I do like history, but know enough to be grateful that I don’t live there.  The thought ran through my mind as I marched briskly for a distance of about three blocks up the street Sunday evening to bring home snacks from Taco Bell for Oscar night.  Nothing but the best for the family.  A winter storm was raging.  There was a crunchy layer of sleet underfoot.  The temperature was ten degrees above zero, but a howling north wind drove the wind chill into the minus column and pelted my face with snow.  

I kept thinking of a section of Eugene Ware’s book on the Plains Indian War I read a few nights ago, about a scouting trip along the Republican River late in January of 1865.  Someone had thought to bring along a thermometer to validate the men's suffering, and one night the mercury dipped to twenty below.  They built several fires and never strayed far from one, hoping to ward off frostbite.

The wind came down from the northwest with the fury of a cyclone, and it blew the ashes from the fire so that, although we had large log-heaps, we could only stay on one side of them with the wind blowing on our backs; we could only get warm by hugging the fire.  As the night grew on it became dangerous to go to sleep.  The horses were taken into the most sheltered part of the woods, and fires were built in log-heaps some little distance from the horses to the windward, so that the warmth would blow down onto them.  Nobody went to sleep that night.  The guards were changed every thirty minutes, and the men brought in. 

Everybody kept in motion, nobody dared to go to sleep, and although we had log-heaps blazing, it seemed almost impossible to keep from being frost-bitten.  Finally the wind ceased in the morning as the sun rose, and it rose clear and still.  What such a streak of weather would do for the Indian fleeing across the country we could well imagine.  It carried out Bridger's theory of the death of the women and children if the chasing of the Indians continued during a winter campaign.  An Indian campaign in the winter is anything but pleasant.  There is absolutely no fun in it.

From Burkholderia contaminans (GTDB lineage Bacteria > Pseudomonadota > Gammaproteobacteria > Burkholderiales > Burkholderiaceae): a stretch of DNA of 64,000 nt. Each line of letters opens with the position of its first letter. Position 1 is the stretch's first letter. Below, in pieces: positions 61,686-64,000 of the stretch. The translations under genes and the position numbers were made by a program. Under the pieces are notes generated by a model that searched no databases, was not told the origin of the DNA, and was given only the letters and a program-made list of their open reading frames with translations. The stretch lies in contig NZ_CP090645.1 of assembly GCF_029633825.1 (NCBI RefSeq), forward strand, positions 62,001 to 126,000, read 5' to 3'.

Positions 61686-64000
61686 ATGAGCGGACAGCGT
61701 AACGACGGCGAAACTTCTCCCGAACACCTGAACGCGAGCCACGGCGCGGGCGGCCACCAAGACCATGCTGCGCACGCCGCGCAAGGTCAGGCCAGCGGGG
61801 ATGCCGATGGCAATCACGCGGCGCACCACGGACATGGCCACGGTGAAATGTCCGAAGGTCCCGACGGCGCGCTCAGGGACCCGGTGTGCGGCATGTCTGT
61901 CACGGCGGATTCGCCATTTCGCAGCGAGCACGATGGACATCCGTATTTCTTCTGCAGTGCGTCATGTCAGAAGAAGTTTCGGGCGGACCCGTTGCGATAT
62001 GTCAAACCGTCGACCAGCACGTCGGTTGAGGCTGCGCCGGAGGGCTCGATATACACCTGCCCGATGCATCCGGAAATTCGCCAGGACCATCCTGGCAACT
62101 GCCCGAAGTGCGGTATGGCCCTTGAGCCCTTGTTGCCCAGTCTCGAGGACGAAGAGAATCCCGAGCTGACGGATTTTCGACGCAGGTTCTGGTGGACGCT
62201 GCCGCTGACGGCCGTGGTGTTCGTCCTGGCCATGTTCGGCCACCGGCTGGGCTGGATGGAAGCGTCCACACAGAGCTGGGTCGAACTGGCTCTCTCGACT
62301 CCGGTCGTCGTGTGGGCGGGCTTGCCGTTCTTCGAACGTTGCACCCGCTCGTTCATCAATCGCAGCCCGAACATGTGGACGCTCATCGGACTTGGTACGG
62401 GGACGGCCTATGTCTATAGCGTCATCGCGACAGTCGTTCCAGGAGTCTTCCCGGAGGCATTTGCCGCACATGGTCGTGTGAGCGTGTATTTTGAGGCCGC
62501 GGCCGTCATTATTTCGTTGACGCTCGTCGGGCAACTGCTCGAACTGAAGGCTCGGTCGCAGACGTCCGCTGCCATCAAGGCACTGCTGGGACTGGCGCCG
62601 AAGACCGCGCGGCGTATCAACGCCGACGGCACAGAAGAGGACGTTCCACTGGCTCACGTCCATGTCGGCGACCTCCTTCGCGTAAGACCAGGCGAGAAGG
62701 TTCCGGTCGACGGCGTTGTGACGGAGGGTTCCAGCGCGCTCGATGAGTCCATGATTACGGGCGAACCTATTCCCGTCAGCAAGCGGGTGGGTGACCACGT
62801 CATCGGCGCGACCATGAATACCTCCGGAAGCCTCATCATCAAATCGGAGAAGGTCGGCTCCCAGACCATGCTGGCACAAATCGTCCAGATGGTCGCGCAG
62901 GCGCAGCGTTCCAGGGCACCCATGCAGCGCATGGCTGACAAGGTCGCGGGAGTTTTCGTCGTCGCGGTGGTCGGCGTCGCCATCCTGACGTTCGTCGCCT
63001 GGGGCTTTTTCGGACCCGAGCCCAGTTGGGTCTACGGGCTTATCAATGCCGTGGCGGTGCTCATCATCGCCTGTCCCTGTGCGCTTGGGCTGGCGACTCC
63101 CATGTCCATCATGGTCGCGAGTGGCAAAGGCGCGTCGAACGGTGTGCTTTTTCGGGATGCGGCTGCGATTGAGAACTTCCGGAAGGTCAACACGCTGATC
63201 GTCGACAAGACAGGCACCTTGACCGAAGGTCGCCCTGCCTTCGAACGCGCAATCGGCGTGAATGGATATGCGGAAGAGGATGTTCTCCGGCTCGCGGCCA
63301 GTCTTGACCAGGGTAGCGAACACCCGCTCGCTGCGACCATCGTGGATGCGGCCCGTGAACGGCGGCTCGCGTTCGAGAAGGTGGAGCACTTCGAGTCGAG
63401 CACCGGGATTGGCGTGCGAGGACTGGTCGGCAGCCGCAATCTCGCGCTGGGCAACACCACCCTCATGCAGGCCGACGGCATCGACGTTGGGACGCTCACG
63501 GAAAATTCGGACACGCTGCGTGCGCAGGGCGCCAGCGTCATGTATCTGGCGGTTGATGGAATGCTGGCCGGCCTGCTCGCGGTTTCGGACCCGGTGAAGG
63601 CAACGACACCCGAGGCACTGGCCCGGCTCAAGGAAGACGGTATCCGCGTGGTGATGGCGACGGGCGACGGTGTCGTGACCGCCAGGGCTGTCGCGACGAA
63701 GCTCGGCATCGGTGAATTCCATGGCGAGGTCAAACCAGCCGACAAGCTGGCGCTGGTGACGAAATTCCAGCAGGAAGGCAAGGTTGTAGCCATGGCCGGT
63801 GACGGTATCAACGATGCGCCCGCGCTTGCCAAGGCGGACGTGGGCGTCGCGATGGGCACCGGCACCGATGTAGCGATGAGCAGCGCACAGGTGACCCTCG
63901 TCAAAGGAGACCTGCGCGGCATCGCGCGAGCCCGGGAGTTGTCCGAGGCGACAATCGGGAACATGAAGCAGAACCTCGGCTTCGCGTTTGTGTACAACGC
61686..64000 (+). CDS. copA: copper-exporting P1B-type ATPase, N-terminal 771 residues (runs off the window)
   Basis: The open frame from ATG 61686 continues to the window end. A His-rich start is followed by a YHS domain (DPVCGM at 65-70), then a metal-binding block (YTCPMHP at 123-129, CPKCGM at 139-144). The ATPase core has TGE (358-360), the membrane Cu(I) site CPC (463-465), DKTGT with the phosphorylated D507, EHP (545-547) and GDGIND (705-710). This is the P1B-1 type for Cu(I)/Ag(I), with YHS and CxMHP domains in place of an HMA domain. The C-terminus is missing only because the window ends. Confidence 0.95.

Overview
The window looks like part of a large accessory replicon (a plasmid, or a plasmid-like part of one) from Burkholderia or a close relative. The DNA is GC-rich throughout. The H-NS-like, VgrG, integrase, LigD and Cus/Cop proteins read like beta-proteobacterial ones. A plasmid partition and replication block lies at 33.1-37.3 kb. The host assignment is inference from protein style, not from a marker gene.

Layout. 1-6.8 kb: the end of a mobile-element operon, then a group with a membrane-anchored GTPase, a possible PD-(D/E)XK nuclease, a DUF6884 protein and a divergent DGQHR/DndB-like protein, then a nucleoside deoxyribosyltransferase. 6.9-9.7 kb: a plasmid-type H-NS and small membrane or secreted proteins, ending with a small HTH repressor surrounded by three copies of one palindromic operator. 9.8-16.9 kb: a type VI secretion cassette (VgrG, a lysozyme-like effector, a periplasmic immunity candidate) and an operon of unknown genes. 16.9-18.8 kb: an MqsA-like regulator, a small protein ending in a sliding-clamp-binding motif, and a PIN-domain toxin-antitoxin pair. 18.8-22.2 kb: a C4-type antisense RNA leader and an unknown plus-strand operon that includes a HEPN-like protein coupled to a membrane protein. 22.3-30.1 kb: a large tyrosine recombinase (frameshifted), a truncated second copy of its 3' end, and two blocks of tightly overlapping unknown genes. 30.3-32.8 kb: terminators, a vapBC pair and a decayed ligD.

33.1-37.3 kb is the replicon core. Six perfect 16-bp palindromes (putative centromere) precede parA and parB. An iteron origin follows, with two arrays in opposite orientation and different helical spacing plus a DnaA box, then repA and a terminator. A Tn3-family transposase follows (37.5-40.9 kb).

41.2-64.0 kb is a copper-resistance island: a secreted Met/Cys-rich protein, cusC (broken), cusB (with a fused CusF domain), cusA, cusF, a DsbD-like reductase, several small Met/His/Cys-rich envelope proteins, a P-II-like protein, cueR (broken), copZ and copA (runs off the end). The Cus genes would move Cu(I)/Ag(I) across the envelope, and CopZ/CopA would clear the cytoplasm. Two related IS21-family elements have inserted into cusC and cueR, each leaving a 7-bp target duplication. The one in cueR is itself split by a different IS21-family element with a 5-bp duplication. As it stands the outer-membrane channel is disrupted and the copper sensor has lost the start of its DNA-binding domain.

Eugene Ware was a Kansas newspaper editor, lawyer, politician, and poet.  His rhymes were published under the pen name “Ironquill,” although their author’s identity was no secret.  They are sometimes mysterious and brooding, in other cases whimsical.

He also translated the Emperor Justinian’s Codex from Latin to produce a book on Roman water law.  Ware’s military memoir was not published until shortly before his death, forty-five years after his service on the Plains.  Yet, he did not see his Army years through any haze of nostalgia.  He not only kept a journal but faithfully wrote letters to his mother, and, as mothers tend to do, she had carefully preserved them.

When he wrote about a scout made in January along the Republican River, he worked from detailed notes which reminded him of exactly how it had felt, and which two of his fingers had been frosted, the two front fingers of his left hand.  He wrote with a poet’s meticulous choice of words, making us feel the cold of a Plains winter in our bones.

As I started to make my way homeward carrying a bag of warm burritos Sunday evening, I decided to put a gloved hand in front of my face to deflect the wind.  No telling how quickly frostnip might set in on a night like this.

© Dale Switzer 2023